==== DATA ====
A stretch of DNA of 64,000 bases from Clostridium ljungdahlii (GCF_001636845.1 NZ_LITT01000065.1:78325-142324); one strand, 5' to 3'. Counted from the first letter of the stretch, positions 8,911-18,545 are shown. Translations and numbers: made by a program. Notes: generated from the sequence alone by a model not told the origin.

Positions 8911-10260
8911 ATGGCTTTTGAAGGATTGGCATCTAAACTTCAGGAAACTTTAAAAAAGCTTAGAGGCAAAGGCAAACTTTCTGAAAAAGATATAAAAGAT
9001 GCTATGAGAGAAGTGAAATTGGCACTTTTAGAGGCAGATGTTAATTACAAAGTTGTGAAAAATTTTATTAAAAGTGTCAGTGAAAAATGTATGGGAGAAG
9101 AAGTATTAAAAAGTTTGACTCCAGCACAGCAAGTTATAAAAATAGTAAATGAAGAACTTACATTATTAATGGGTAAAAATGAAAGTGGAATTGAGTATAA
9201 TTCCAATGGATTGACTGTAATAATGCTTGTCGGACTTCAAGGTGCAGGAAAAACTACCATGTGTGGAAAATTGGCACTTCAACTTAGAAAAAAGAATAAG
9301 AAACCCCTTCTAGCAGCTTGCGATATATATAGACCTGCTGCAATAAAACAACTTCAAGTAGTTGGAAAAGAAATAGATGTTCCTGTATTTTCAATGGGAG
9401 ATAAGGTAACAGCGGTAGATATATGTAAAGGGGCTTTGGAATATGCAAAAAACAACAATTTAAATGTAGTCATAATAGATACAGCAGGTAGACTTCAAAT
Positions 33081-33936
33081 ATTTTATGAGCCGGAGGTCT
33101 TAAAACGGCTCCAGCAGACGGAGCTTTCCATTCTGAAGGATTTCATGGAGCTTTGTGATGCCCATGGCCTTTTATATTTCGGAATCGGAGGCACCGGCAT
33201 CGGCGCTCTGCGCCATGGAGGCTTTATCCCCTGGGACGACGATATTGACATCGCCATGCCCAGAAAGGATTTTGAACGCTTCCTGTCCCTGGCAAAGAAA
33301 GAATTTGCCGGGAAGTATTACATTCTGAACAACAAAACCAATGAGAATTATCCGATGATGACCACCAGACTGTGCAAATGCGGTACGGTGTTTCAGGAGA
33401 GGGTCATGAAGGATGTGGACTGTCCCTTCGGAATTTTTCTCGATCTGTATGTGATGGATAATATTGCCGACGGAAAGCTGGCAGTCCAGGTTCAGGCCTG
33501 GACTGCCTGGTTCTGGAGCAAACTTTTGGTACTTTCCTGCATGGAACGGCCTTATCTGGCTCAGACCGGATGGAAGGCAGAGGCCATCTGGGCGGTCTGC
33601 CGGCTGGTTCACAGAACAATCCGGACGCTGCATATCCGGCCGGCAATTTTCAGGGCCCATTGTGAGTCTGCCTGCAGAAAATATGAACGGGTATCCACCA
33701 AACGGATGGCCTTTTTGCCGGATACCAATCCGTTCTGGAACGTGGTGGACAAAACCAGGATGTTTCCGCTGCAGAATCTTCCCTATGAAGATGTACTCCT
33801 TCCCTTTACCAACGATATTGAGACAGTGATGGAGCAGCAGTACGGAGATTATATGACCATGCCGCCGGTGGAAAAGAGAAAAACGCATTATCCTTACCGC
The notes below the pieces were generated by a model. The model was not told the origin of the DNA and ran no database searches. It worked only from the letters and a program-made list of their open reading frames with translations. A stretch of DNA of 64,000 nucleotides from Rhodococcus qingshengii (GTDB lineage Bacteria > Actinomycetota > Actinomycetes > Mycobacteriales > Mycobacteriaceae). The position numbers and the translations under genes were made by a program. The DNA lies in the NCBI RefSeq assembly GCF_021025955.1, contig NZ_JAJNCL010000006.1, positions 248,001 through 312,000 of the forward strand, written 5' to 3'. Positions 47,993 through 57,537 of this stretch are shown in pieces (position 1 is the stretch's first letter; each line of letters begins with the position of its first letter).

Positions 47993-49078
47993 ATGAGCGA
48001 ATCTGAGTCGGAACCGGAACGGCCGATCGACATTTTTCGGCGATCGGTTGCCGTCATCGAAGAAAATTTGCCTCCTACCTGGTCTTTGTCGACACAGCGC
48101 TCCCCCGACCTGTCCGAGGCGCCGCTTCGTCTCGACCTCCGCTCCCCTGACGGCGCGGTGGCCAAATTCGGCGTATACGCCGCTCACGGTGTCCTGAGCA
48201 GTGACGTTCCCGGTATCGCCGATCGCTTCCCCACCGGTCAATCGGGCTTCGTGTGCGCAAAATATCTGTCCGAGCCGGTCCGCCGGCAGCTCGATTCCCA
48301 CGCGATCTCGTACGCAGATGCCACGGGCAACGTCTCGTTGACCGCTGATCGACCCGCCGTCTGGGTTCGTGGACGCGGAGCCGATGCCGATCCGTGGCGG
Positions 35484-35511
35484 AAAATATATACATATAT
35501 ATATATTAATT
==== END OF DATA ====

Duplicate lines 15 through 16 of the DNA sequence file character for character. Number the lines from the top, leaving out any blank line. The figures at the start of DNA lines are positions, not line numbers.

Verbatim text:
33501 GACTGCCTGGTTCTGGAGCAAACTTTTGGTACTTTCCTGCATGGAACGGCCTTATCTGGCTCAGACCGGATGGAAGGCAGAGGCCATCTGGGCGGTCTGC
33601 CGGCTGGTTCACAGAACAATCCGGACGCTGCATATCCGGCCGGCAATTTTCAGGGCCCATTGTGAGTCTGCCTGCAGAAAATATGAACGGGTATCCACCA